• Advanced Encryption Standard (AES) is the successor to DES. It uses key lengths of 128, 192, and 256 bits. It is estimated that a computer that could break 56-bit DES encryption in 1 second would take approximately 149 trillion years to crack 128-bit AES encryption.


Public key
Public Key

  • One short fall to using a symmetric key is that both parties must know the key before they start the encrypted communication.

  • How do the parties initially get the key?

  • They could meet in person so that the communication would be secure, but this is usually inconvenient.

  • Elegant Solution: public key encryption.


Public key1
Public Key

  • Instead of Alice and Bob having the same secret key. Bob will have 2 keys, a public key (Kb+) which the whole world knows, and a private key that only Bob knows (Kb-).

  • This eliminates the need for distributing secret keys.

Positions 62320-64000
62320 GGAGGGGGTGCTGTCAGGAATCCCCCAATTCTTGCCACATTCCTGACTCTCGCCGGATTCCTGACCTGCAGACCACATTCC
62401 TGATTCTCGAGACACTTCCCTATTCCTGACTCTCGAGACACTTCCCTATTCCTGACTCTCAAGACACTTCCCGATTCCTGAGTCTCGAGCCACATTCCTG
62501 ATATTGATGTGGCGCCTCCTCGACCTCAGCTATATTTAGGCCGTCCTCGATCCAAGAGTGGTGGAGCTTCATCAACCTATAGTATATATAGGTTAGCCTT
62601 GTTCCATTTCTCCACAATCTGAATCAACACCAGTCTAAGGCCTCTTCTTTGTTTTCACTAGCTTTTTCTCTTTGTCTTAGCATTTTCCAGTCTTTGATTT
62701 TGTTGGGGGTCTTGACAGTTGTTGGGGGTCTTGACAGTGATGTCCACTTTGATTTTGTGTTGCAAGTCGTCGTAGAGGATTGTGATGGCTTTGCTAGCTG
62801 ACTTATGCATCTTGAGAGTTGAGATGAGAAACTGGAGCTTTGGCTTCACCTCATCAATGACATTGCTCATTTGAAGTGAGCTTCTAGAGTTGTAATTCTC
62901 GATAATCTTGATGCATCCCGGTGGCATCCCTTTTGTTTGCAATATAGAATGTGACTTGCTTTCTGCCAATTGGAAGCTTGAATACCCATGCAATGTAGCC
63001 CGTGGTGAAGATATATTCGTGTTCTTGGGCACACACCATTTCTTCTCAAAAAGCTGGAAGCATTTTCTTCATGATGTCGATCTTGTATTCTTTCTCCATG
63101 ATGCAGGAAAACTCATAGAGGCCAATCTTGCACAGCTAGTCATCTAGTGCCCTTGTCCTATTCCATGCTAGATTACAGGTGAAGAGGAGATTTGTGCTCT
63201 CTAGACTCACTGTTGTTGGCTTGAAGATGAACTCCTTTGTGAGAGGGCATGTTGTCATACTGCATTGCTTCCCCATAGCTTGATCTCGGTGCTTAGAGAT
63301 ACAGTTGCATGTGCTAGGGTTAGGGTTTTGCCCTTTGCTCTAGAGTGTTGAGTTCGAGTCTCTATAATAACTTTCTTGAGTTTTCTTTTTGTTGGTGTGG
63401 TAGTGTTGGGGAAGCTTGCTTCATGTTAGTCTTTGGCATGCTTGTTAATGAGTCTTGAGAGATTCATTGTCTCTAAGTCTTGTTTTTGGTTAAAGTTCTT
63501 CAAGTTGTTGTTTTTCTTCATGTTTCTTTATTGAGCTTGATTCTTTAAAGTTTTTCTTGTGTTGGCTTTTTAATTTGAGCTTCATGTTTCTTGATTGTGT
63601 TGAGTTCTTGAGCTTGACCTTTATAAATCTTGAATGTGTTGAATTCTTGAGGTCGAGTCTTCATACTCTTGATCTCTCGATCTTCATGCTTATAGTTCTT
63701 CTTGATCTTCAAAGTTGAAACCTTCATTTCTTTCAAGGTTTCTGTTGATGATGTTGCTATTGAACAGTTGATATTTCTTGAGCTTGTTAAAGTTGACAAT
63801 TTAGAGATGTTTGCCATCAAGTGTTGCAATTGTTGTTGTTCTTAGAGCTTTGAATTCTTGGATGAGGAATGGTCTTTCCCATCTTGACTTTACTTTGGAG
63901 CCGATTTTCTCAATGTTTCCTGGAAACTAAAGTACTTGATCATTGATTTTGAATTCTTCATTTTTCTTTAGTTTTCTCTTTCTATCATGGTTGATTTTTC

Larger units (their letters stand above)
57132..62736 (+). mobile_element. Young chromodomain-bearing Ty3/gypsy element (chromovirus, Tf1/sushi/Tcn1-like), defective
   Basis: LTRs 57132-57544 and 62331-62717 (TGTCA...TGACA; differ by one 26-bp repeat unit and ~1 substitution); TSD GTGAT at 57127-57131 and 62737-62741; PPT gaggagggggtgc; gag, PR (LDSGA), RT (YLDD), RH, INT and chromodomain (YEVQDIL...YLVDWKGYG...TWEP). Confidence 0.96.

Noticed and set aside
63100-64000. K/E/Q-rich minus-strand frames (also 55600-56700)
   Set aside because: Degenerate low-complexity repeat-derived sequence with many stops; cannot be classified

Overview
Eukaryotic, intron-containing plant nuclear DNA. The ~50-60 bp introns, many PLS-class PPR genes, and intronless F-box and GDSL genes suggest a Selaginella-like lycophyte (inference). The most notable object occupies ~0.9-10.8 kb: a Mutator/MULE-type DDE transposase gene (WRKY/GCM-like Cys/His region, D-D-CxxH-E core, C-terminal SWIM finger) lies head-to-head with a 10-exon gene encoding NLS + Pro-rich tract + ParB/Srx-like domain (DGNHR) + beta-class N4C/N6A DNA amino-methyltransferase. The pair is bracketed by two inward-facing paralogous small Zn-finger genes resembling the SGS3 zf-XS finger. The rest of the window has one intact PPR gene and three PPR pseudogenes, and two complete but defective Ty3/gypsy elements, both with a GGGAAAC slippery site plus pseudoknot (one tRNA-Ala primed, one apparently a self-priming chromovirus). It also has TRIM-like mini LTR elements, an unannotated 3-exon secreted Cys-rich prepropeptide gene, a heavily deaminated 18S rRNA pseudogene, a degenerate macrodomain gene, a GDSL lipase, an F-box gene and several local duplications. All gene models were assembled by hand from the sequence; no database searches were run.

Public key2
Public Key

Overview of public key encryption


Public key3
Public Key

  • Alice fetches Bob’s pubic key (Kb+)

  • She encrypts her message with the key to get: Kb+(m)

  • Bob receives the ciphertext and applies his private key in order to extract the message:

    Kb-(Kb+(m)) = m

    IMPORTANT: Kb+(Kb-(m)) = m

    (We will see the importance of this later)


Public key4
Public Key

RSA – a public key encryption algorithm named after its founders (Ron Rivest, Adi Shamir, and Leonard Adleman):

  • Choose 2 large prime numbers ‘p’ and ‘q’.

  • Compute n = p*q

  • Compute z = (p-1)*(q-1)

  • Choose a number ‘e’ that is less than ‘n’ which has no common factors (besides 1) with z

  • Find a number ‘d’ such that e*d-1 is divisible by ‘z’ with no remainder

  • Kb+ = (n,e)

  • Kb- = (n,d)


Public key5
Public Key